Your board members are the source of influencing and inspiring the public about your non-profit. An ineffective board spells doom for your venture as it fails to draw volunteers and donors; important to ensure success and growth of your non-profit organization.

Not building a strong rapport with donors

What’s the point of all the planning and execution with a strong board of directors if you don’t strike a good relationship with donors? Remember, fundraising is all about building and nurturing a healthy relationship with your donors. You have to stay in touch with them and show gratitude even after receiving funds.

By doing this, you will be able to build a network of donors who will be more than happy to make worthwhile contributions to your non-profit. Also, seek different donors and never stick to just one. You stand a greater chance of raising more funds when you have a network of donors to approach.

Breaking confidentiality

Maintaining your non-profit’s confidentiality is the essence of maintaining the reputation of the organization and of society. By breaking confidentiality, you clearly give a wrong impression to the public and, that can be detrimental to your organization’s success.

Not cultivating board diversity

Your initial board can include your friends and family members. However, creating vacancies only for other friends and relatives can limit expansion possibilities and creates a lack of awareness. Members from diverse backgrounds can bring in distinct skills and varied insights to ensure success and create better awareness in society.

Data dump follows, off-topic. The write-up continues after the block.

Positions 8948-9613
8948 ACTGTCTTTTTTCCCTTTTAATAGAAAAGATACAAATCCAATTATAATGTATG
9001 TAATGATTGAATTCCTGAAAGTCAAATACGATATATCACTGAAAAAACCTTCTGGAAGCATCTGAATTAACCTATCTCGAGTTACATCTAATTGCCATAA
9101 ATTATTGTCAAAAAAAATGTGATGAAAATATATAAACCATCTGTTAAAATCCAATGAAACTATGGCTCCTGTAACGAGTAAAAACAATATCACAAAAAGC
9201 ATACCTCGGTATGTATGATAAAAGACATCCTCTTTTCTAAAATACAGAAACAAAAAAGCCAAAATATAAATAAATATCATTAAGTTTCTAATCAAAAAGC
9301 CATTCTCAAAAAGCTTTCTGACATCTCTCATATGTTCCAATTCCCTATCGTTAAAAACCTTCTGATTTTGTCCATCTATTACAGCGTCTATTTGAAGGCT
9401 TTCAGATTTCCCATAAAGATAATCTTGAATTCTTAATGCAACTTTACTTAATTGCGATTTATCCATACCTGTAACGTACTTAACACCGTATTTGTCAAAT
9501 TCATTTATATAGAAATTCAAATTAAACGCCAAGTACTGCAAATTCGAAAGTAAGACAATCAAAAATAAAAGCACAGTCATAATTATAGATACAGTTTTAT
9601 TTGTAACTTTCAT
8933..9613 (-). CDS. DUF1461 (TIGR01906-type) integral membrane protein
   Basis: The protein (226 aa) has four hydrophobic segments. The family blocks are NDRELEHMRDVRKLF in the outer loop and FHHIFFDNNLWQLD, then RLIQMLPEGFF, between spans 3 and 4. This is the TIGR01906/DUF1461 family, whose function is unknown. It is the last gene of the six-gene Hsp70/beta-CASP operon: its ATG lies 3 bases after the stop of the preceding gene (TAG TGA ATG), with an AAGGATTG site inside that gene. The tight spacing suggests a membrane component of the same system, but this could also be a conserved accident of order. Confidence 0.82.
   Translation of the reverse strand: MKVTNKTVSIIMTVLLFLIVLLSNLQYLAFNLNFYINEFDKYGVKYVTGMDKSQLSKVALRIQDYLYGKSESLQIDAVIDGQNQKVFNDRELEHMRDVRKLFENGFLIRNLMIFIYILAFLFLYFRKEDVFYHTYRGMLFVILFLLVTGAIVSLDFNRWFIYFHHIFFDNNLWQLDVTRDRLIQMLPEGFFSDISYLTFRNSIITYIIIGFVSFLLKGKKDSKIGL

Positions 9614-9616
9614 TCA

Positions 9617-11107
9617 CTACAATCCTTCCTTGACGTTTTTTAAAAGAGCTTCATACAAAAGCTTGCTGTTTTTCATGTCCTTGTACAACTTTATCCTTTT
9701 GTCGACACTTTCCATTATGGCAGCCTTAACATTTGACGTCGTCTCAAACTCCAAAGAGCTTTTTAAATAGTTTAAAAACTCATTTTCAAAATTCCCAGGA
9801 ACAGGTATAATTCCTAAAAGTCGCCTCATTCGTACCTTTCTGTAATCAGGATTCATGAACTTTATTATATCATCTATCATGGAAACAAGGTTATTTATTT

A Final Word

Just like for-profits businesses, non-profit setups too face several challenges. Tasting success takes time and, the support you expected isn’t overwhelming initially. However, it’s important not to let discouragement take over your dreams and potential goals.

Take all the time required to organize your plan and keep a checklist of the measures critical for your non-profit. Do in-depth research, gather extensive knowledge about non-profits and keep an action plan ready for potential challenges that may arise.

Remember, you did not venture into non-profit because it’s easy. The only motto of any non-profit organization is to make the world and the communities that reside in a better place favourable to all.